Elizabeth Gaskell does a wonderful job of making boring tasks and activities exciting to read about. When I reflected on this installment I realized I had just read two chapters about the ladies of Cranford worrying about the etiquette of parties. If I had known that was the content of this installment I would have prepared myself for a boring, tedious read. I am continually surprised at how charmed and entertained I am by the ladies of Cranford engaging in mundane tasks.
Part of my amusement is a result of the sheer absurdity of topics the ladies get worried about. In this installment, Miss Pole extensively explains her reasoning for accepting an invitation to Mrs. Jamieson’s party (Gaskell 125). I think it is hilarious the extent that the woman of Cranford worry about trivial things, but I wondered if Victorian readers would feel the same way. I hope that these situations were written with humorous intent, but would readers in the Victorian era laugh at these situations or relate to them? Maybe they would find humor in the situations because of how they could relate to them.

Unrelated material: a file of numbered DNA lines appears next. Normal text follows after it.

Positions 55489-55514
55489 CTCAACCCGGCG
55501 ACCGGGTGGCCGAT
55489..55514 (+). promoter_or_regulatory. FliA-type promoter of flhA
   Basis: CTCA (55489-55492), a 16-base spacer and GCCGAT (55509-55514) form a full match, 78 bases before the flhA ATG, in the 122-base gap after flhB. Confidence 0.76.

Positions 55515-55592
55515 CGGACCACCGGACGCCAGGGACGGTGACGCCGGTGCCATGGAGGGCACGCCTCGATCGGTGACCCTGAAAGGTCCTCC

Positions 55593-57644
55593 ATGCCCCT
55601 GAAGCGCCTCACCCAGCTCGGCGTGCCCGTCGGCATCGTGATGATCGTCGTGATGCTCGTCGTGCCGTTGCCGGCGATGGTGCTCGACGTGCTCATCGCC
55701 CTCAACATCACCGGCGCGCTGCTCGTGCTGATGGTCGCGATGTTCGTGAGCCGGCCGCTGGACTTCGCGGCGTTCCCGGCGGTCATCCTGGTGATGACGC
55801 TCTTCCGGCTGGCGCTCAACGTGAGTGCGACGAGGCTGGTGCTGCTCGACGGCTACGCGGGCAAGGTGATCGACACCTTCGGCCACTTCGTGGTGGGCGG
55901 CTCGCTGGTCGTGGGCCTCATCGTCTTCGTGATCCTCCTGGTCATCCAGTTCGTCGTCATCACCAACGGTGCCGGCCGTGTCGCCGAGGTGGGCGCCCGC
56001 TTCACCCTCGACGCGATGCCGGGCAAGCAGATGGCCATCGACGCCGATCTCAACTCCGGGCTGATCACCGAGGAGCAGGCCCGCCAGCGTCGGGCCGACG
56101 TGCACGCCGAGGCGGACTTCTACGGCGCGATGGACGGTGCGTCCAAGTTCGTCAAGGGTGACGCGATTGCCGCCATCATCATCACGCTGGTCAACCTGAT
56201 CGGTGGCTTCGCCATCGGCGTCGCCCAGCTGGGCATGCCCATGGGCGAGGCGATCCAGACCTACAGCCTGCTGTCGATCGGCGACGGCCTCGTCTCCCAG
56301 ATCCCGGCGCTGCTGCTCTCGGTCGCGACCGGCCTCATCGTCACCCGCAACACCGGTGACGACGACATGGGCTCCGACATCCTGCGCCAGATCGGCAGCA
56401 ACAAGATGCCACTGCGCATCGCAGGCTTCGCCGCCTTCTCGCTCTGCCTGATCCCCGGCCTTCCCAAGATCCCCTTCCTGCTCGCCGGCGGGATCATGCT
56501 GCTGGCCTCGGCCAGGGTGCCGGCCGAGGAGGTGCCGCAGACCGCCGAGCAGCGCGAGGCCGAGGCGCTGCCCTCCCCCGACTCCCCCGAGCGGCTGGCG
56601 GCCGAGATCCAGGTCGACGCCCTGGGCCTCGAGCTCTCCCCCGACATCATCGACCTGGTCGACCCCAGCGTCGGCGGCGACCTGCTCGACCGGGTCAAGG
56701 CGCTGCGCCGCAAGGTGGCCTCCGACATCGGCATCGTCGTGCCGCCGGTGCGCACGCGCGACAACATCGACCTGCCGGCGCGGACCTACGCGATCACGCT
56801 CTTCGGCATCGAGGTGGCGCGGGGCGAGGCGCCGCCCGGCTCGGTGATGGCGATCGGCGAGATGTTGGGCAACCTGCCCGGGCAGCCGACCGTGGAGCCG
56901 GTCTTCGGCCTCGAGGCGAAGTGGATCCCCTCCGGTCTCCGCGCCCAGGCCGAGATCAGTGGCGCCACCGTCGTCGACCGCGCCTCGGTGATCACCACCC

I feel as though I am becoming familiar with characters in Cranford and I look forward to their absurd reactions to mundane things. The familiarity of the characters is something I look forward to each time I read an installment of Cranford. I can see how serial readings like Cranford are quite comparable to TV series of the modern era. There is something reassuring about serial installments, because the reader knows what characters to expect. I can imagine that readers in the Victorian time would have favorite characters or installments just like many people have favorite characters or episodes of favorite TV shows. I’m thoroughly enjoying reading in installments because each installment has the unknown element of a new plot but the constant of familiar characters.